A silly season treatMovie Review Thursday, September 6th, 2012
In case you haven’t noticed, we’re smack dab in the middle of the silly season. This is the period during a political campaign when the promises, claims, attacks and revelations get so desperate and weird and implausible that “silly” is the only word that really describes it all. A few weeks ago, not too many people noticed the release of The Campaign, a broad comedy about the silly season that depicts a congressional race between Will Ferrell and Zach Galifianakis. It is not as merciless a satire as American political campaigning deserves, but it is at times absurdly funny and at times much more politically pointed than a big studio movie is usually ever allowed to be. Instead of watching the horrible political theater of the conventions this week, I suggest going to see The Campaign; it’s funnier and less upsetting, since it’s fiction and the good guys win in the end.
Will Ferrell plays Cam Brady, a four-term congressman who is running for re-election in his North Carolina district without opposition. Brady is a dolt and a cad; he’s basically Ron Burgundy as a politician. But he’s easily influenced by the Motch brothers (Dan Ackroyd and John Lithgow), two billionaire industrialists who are only vaguely different from the real Koch brothers, who single-handedly created the Tea Party movement and are planning to buy the White House for Mitt Romney. When Brady gets caught in a particularly stupid sex scandal, the Motches decide they need to run someone else against Brady, and the patsy they choose is Marty Huggins (Galifianakis), the supposedly dim-witted son of one of their business associates. Marty’s entire civic experience comes from running a small town tourism office, while Brady is a veteran politician without a shred of ethics. To prevent a bloodbath, the Motches hire the snake-like fixer Tim Wattley (Dylan McDermott) as Huggins’s campaign manager. Brady has Mitch (Jason Sudeikis) as his campaign manager, and he ignores everything Mitch tells him to do.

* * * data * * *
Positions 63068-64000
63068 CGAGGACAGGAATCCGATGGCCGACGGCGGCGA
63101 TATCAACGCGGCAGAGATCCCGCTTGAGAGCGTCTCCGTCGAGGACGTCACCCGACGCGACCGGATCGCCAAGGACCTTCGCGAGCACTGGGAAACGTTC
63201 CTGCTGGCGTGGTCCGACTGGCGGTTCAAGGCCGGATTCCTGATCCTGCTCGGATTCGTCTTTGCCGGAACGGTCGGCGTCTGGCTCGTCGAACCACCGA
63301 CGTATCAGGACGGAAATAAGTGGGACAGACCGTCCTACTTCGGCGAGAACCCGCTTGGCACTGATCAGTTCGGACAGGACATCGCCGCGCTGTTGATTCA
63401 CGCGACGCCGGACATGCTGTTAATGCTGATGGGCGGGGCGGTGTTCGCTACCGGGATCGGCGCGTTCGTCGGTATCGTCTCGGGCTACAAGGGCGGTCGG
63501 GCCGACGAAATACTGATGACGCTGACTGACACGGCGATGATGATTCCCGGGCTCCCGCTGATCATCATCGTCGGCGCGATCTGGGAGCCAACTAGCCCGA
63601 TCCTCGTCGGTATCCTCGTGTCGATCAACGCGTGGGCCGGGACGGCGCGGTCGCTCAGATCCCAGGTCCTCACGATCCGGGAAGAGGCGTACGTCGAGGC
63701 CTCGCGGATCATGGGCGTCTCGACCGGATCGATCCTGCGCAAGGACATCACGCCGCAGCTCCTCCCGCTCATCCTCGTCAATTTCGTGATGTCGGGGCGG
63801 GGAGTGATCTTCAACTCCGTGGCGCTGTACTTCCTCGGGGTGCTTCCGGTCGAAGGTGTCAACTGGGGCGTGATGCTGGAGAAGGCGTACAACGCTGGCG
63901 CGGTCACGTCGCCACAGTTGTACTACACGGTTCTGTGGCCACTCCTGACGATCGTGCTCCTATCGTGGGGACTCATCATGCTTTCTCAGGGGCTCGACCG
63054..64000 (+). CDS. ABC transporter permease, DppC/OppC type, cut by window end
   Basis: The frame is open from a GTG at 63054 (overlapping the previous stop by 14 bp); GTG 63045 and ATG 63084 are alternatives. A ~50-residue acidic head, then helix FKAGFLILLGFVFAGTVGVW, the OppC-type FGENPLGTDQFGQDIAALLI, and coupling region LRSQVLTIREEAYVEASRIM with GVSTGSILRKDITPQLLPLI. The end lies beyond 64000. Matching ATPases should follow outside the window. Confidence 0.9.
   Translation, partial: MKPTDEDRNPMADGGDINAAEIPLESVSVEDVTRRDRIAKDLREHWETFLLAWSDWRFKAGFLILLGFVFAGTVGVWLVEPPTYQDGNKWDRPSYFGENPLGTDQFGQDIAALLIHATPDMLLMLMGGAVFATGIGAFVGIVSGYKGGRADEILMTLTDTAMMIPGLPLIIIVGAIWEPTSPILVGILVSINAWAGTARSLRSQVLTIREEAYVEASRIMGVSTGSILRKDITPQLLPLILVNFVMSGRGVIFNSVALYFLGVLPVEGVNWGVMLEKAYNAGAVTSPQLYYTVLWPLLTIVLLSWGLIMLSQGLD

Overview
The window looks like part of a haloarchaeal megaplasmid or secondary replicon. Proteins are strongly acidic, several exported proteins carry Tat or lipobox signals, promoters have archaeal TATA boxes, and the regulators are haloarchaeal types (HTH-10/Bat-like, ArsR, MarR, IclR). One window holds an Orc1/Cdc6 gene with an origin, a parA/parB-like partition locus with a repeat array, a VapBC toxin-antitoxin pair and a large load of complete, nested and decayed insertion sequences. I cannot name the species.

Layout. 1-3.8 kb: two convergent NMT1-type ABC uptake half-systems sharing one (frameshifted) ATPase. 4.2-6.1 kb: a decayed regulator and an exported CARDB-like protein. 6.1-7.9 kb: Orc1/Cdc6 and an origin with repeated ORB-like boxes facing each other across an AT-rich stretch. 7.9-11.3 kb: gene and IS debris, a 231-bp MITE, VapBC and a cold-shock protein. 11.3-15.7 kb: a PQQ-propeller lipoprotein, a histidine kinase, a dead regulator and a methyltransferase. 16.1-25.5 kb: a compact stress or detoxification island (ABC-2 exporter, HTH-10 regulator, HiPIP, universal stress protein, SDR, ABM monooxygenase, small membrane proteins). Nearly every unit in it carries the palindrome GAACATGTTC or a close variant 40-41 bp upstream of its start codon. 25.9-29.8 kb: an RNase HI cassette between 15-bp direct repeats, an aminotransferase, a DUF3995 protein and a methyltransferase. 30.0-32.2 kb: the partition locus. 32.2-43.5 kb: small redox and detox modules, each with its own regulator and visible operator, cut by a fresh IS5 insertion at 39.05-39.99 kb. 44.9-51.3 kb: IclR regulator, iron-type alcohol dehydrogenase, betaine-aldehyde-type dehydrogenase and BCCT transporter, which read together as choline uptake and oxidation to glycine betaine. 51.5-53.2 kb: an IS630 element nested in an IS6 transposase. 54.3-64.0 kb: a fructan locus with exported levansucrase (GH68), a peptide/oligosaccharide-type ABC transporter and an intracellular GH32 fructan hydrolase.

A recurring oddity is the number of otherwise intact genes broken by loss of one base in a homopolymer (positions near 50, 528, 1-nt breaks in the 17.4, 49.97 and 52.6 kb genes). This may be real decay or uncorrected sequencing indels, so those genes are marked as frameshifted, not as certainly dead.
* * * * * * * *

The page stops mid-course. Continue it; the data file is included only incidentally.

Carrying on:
Much of the film is a spy vs. spy competition to see who will do the most ridiculous thing to sabotage the other candidate. Brady makes an ad claiming Huggins is an Al Qaeda terrorist, and Huggins asks Brady to recite the Lord’s Prayer at a debate, and when Brady fails spectacularly, Huggins claims he’s not a real Christian. And then it gets crazier, with baby punching, drunk driving arrests and a sex tape. And then they use each other’s families against each other.
Writing this list, I think it doesn’t sound as nutty and comedic as it actually is. It’s a Will Ferrell movie, and if you liked the sort of momentum-building bits from Talladega Nights and Anchorman (using, for example, foul-mouthed children and anthropomorphized dogs), you’ll laugh out loud at the Brady and Huggins campaign tactics. Unlike those movies, however, there are serious issues being discussed in the movie – in particular the wholesale takeover of politics by sociopathic hyper-rich capitalists – and it’s surprising how not far from actual campaigning The Campaign is. Dealing with similar issues, the HBO series Veep, with Julia Louis-Dreyfus as the vice president, is much funnier, but the shows shy from the pointed political commentary that The Campaign embraces.
Will Ferrell is playing the same character he perfected in Talladega Nights and Anchorman, and I still find that funny, if uninspired. Galifianakis is fantastic, however. Playing a nebbishy, vaguely effeminate idealist with two desires – to promote his hometown and please his father – Galifianakis is both dorky and sympathetic, even when Huggins starts acting like Brady. Part of this is that his relationship with his plump, wholesome wife is the emotional center of the film. She’s the most believable character, and when she convinces him to stand up for his ideals, it’s not as inspirational as it might be in a Capra or Sorkin film, but it is decidedly not silly. v
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